||This biographical article needs additional citations for verification. (February 2009)|
LaRue in 2013
December 10, 1973 |
Winston-Salem, North Carolina
Golden State Warriors
|Coaching career (HC unless noted)|
|2009–||Wake Forest (asst.)|
Rusty LaRue (born December 10, 1973 in Winston-Salem, North Carolina) is an American former multi-sport athlete who played basketball, baseball, and football at Wake Forest University. He later played for the Chicago Bulls team that won the 1998 National Basketball Association championship. He was listed at 6'3" (1.90 m) and 185 pounds (84 kg). He is currently an assistant coach at his alma mater, Wake Forest, under head coach Jeff Bzdelik.
High school and college 
LaRue attended Northwest Guilford High School in Greensboro, North Carolina, where, in addition to being an honors student, he earned All-State honors in baseball, basketball, and football. As a senior in 1991, he was named North Carolina Athlete of the Year, and he attracted the attention of many colleges before choosing to attend Wake Forest, where he planned to play both basketball and football in the ACC. LaRue also played collegiate baseball for one season, becoming just the second player in ACC history to play three sports in the same year.
|Competitor for United States|
|FIBA Americas Championship|
|Gold||1997 Montevideo||Team competition|
LaRue arguably had his most collegiate success on the football field. As a freshman quarterback in 1992, he led Wake Forest's football team to an Independence Bowl victory, and during his senior year he broke eight NCAA records for passing, including the record for most completions in one game (55). However, LaRue was a solid basketball player, as well, as he helped his teammates reach the NCAA Tournament for four consecutive seasons. He also finished second in school history in three-point field goals made, and he finished first all-time in three-point field goal percentage.
Professional playing career 
After college, LaRue decided to focus exclusively on basketball because there were more opportunities to play professionally. Though he was not drafted by an NBA team, he earned a spot on the Chicago Bulls' roster in 1997 after honing his craft in the minor leagues for one season. During the 1997–98 NBA season, LaRue averaged 3.5 points per game in limited playing time and earned an NBA Championship ring in the process. He would receive more minutes during the next season after Michael Jordan, Scottie Pippen, Dennis Rodman, and Steve Kerr left the team, and he averaged 4.7 points and 1.5 assists per game while making 33.7% of his three-point field goal attempts. However, the Bulls cut ties with LaRue during the 1999–2000 NBA season as they continued their post-dynasty rebuilding process, and he returned to the minor leagues before signing with the Russian team CSKA Moscow in 2000.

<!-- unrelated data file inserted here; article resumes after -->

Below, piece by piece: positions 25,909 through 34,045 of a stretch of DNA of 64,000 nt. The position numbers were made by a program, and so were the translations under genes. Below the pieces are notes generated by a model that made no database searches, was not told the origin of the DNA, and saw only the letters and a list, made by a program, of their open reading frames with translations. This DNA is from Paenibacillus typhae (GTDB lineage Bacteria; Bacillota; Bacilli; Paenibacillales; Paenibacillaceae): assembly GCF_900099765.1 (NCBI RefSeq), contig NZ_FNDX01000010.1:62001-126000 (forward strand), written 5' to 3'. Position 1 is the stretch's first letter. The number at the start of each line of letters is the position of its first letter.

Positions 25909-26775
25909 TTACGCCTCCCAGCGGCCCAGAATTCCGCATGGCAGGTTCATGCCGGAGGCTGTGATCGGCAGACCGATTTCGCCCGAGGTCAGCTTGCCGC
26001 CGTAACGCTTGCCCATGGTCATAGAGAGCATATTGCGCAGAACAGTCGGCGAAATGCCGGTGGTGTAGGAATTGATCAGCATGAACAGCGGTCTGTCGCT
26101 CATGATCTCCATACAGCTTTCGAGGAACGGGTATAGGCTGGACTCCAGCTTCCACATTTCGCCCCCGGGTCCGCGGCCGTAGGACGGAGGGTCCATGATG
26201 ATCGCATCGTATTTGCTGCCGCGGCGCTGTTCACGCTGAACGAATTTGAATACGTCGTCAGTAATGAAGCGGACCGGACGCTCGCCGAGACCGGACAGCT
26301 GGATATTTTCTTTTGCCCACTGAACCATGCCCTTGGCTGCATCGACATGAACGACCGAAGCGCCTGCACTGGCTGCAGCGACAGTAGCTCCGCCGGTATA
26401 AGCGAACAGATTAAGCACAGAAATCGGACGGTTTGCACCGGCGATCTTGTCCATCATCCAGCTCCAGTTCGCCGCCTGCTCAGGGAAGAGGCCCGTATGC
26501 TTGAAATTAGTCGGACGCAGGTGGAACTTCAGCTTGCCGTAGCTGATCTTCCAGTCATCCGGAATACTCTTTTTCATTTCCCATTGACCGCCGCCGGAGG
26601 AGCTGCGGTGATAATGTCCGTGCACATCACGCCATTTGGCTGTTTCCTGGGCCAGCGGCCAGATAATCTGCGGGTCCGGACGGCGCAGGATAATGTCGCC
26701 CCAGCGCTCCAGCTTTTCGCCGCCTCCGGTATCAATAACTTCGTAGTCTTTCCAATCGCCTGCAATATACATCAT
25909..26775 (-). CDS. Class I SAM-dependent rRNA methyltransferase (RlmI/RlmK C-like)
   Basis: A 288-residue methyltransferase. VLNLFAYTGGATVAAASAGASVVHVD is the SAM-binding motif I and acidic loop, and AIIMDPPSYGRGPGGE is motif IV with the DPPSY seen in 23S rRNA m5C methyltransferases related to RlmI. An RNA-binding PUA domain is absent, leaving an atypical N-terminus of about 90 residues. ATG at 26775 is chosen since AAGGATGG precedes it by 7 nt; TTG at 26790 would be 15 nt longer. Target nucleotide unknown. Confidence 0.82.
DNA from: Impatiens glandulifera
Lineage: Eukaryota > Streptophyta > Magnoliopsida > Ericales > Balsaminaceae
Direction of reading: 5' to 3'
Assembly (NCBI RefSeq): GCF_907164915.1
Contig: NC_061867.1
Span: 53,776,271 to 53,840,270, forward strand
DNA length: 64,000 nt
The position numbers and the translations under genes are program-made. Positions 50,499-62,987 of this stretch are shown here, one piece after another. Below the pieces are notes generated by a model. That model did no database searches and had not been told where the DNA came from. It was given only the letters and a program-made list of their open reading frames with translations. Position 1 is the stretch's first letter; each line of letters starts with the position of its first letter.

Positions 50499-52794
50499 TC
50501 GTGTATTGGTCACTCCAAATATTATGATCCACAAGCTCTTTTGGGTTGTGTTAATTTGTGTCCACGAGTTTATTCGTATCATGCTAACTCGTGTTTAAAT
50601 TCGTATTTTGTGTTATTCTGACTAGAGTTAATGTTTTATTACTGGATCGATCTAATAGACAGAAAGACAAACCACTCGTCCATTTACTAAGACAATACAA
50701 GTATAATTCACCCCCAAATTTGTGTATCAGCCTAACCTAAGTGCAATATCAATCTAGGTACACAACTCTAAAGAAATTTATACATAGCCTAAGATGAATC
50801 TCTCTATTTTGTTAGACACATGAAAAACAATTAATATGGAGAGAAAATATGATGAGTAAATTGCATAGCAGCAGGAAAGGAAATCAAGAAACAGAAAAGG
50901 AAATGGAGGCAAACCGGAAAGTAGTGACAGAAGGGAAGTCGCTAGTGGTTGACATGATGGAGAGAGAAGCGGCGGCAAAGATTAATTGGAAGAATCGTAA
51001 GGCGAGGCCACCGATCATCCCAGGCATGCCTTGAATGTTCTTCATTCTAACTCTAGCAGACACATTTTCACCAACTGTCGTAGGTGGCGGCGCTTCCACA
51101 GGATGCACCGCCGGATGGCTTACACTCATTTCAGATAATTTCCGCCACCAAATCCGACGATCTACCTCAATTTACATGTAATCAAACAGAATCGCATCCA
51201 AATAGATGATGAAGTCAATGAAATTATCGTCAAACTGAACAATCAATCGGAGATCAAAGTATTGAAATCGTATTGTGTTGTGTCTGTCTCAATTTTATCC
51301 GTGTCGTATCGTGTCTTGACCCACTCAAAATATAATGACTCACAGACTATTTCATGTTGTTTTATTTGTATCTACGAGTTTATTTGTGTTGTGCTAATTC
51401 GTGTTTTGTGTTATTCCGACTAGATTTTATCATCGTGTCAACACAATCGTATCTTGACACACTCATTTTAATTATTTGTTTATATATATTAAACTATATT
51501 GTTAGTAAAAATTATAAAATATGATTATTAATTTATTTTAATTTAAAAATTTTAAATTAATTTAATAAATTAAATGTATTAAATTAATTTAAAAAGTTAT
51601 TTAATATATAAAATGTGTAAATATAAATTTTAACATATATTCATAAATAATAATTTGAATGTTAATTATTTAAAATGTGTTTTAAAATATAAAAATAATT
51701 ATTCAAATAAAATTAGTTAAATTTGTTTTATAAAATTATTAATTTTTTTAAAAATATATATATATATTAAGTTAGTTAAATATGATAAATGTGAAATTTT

After a year in Russia, LaRue returned to American and briefly played for the NBA's Utah Jazz during the 2001–02 NBA season (signed January 28, 2002) before going back to the European leagues, where he joined the Italian team Pallacanestro Varese. In 2003, he returned to the NBA once again, this time as a member of the Boston Celtics, but he was waived before appearing in a regular season game, although he would appear in four games for the Golden State Warriors towards the end of the season.
Coaching career 
NBA career statistics 
|GP||Games played||GS||Games started||MPG||Minutes per game|
|FG%||Field goal percentage||3P%||3-point field goal percentage||FT%||Free throw percentage|
|RPG||Rebounds per game||APG||Assists per game||SPG||Steals per game|
|BPG||Blocks per game||PPG||Points per game||Bold||Career high|
Regular season 
- "Talking with Wake Forest legend Rusty LaRue". Basketinside.com.
- Handing out postseason awards
- LaRue joins Wake Forest basketball staff
- Official site
- Wake Forest profile
- Career stats at Basketball-Reference
- NBDL stats at Basketball-Reference